Yet a recent study shows that Judges give much tougher sentences for violent crimes with ten percent more jail time when elections for judgeships are close at hand. This holds true even if the Judge himself is not running for re-election.
Here's an excerpt from the study Crime, Punishment and Politics: An Analysis of Political Cycles in in Criminal Sentencing:
Sentences are around 10% longer at the end of a judge’s political cycle than the beginning; deviations above the sentencing guidelines increase by 50% across the electoral cycle....
We find that sentence lengths exhibit a break precisely at the end of judges’ political cycles, but not at the end of other officials. We can rule out cyclical patterns in sentencing due to factors other than politics by examining sentencing by retiring judges, who do not face electoral pressure and the sentencing of less serious crimes, about which the public (and potential competitors for a judge’s seat) are less concerned.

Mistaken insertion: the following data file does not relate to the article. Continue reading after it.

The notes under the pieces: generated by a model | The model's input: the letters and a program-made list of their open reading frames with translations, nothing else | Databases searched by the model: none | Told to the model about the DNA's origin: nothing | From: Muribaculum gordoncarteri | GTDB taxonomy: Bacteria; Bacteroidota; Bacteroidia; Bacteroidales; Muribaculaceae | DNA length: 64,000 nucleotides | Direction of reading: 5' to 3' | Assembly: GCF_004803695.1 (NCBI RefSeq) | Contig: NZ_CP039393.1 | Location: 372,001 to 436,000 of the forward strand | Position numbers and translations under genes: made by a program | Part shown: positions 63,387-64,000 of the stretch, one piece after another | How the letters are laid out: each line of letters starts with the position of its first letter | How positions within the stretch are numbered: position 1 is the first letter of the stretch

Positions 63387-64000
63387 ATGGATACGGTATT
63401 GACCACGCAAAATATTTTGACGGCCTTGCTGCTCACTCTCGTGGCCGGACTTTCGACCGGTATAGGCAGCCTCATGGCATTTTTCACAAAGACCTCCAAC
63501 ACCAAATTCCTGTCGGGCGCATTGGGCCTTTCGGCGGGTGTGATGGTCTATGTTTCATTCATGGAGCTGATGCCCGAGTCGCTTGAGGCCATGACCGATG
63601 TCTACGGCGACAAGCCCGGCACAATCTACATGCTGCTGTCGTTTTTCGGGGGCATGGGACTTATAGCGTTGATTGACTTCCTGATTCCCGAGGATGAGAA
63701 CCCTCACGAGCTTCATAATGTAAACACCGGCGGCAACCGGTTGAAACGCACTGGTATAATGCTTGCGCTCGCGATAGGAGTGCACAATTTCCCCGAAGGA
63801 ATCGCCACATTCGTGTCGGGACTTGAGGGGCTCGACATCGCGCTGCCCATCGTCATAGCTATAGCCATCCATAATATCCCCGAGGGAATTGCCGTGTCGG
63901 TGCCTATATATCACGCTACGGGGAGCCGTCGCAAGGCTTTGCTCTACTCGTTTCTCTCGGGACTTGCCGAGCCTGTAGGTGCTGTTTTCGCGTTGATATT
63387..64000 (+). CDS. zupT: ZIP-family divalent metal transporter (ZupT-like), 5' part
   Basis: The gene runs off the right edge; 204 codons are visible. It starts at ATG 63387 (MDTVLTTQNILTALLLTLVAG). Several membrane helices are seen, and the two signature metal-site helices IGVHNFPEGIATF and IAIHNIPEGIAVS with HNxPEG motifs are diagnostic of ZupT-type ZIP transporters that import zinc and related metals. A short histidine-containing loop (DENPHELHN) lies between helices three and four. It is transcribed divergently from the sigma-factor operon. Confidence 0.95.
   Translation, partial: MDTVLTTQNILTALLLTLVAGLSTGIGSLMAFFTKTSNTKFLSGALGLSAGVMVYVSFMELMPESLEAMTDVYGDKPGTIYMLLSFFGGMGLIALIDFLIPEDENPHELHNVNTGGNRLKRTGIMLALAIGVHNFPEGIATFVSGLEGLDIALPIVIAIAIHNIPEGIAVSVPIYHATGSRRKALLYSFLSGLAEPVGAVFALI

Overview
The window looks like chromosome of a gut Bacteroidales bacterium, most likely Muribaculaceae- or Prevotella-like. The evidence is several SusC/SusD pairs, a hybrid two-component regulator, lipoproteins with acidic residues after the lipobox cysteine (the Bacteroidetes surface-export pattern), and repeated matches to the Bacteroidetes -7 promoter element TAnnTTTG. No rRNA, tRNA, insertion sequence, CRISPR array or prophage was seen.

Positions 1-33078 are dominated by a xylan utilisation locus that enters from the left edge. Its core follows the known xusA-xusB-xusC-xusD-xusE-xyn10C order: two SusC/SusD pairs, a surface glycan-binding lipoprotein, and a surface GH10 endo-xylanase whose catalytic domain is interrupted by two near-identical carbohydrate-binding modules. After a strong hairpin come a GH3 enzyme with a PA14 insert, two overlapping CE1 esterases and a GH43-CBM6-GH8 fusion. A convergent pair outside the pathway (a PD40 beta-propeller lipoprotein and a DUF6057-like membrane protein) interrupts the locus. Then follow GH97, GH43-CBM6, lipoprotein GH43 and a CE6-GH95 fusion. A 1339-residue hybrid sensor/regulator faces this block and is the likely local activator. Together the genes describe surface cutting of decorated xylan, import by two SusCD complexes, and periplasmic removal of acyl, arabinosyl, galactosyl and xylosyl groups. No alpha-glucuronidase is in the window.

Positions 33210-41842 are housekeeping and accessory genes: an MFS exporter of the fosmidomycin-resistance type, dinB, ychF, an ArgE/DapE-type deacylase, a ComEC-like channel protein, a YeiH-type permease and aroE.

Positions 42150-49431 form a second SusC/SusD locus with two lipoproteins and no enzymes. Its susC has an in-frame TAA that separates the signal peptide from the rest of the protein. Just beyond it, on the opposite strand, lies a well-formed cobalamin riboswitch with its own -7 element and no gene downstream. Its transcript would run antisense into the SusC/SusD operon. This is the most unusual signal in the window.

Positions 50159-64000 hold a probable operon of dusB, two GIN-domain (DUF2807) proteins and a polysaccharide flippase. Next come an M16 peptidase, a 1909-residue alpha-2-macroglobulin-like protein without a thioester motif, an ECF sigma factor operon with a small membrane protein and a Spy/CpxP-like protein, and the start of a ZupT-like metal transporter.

|Toulouse, Portrait of Van Gogh|
Sentencing is always more than cold cool calculations of scoresheets and guidelines. In my criminal law experience having someone from the press attending my client's sentencing should be calculated as another aggravating factor on Florida Sentencing Scoresheets and Guidelines. The Judge has little incentive to be lenient. The Defendant may do another heinous crime by morning if he sets the man free. And if the Judge is determined to show mercy with no jail despite the victim's tears and fears, he'd better make it clear on the record why as his reasoning is the news.
A Florida Circuit Judge loses nothing by being too stern, but could lose a future election by being too soft or worse find himself the butt of jokes and a laughing stock at his Country Club golf course. After all, only a handful of Largo Defense Attorneys will understand the Judge was just trying to be fair, but their not members of his club.